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  1. #1
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    Email Receive "not responding"

    When receiving more than 10 emails in my POP account, Outlook 2007 frequently hangs ("not responding") requiring a shut down. I have to manually "cancel" the send receive after every 15-20 emails (sometimes fewer) or it frequently stops responding.

    PST is about 5 GB but I have Win 7 64, Xenon processor and 8 GB RAM.

    Have "repaired" Outlook numerous times but no improvement.

    Thanks for any suggestions.

  2. #2
    Super Moderator jscher2000's Avatar
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    I suspect something outside of Outlook itself, such as an intermediate proxy that scans your mail for viruses and malware, or an issue on the server side. Do you keep a lot of mail on the server?

    Edit: I assume you have repaired your PST file many times as a result of all the crashes. You might want to create a new clean PST and copy your items into it (drag and drop works) in case there is something terribly wrong with your existing file. One method is to close Outlook, rename your PST, restart Outlook at allow it to create a new PST, then attach the old one using File > Open > Outlook Data File.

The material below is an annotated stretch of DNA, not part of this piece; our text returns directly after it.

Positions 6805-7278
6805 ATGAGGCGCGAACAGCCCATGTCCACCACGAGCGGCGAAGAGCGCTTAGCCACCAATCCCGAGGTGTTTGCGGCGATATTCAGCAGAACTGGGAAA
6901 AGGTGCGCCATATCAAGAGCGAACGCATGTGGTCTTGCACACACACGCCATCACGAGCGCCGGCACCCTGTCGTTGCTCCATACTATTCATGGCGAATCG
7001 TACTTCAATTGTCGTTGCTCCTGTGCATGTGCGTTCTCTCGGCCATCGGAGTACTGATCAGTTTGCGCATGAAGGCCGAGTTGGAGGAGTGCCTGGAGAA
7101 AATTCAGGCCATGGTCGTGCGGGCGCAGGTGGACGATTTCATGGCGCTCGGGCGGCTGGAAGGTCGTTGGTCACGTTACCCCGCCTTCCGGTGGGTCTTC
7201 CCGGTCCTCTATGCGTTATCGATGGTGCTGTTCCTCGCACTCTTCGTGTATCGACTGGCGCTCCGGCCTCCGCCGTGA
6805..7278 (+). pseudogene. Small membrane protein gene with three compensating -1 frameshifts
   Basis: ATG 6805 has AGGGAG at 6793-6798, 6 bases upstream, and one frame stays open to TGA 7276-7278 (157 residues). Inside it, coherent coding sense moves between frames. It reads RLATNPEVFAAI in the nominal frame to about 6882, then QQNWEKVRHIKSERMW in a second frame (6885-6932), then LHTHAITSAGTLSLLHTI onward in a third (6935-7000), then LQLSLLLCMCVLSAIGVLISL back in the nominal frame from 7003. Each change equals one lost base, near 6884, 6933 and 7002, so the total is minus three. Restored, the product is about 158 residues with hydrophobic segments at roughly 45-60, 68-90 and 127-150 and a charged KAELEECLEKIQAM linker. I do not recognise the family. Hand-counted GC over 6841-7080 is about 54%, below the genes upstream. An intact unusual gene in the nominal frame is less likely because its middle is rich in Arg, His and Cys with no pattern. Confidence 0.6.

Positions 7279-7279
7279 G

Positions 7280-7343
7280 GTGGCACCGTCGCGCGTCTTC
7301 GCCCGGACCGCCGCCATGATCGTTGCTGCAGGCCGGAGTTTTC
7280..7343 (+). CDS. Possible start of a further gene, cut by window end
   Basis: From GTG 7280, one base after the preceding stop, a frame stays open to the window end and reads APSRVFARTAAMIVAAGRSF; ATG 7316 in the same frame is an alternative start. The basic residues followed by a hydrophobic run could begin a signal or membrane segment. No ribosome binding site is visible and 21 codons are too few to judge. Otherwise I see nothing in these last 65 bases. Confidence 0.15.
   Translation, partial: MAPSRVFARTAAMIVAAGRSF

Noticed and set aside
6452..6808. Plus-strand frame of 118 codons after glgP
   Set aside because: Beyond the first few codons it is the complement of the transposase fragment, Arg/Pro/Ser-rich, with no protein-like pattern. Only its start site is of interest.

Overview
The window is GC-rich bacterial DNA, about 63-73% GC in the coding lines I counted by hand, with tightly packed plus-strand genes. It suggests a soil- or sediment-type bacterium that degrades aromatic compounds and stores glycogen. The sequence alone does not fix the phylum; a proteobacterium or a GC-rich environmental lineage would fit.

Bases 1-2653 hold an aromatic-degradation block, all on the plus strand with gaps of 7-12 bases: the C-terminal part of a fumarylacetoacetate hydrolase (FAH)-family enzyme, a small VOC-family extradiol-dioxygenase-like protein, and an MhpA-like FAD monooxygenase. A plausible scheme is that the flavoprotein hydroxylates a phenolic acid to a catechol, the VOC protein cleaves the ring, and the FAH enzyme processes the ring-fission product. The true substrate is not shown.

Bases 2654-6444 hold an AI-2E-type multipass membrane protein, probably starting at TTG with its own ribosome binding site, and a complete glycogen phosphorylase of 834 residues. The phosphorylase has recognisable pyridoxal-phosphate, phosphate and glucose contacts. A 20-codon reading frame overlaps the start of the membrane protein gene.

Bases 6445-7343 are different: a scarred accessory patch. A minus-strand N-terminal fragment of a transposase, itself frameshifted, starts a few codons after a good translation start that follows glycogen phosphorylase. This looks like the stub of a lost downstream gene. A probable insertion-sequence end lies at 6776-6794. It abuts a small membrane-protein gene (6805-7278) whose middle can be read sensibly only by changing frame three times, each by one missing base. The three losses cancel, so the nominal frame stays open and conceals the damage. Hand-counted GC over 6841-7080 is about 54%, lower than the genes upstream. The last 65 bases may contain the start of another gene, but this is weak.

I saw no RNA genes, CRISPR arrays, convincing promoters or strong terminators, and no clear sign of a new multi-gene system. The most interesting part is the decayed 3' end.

Last edited by jscher2000; 2011-09-25 at 13:39. Reason: Also...

  3. #3
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    Thank you for your reply.

    Sometimes it occurs when I try to download 100-150 emails, however, this only occurs on my desktop and never on my Win XP laptop. Also, sometimes it occurs with as few as 8-15 emails. Once downloaded the messages are removed from the remote server.

    Might try the new pst file recommendation.

    Running Microsoft Security Essentials.

  4. #4
    New Lounger WmHBlair's Avatar
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    > PST is about 5 GB but I have Win 7 64, Xenon processor and 8 GB RAM.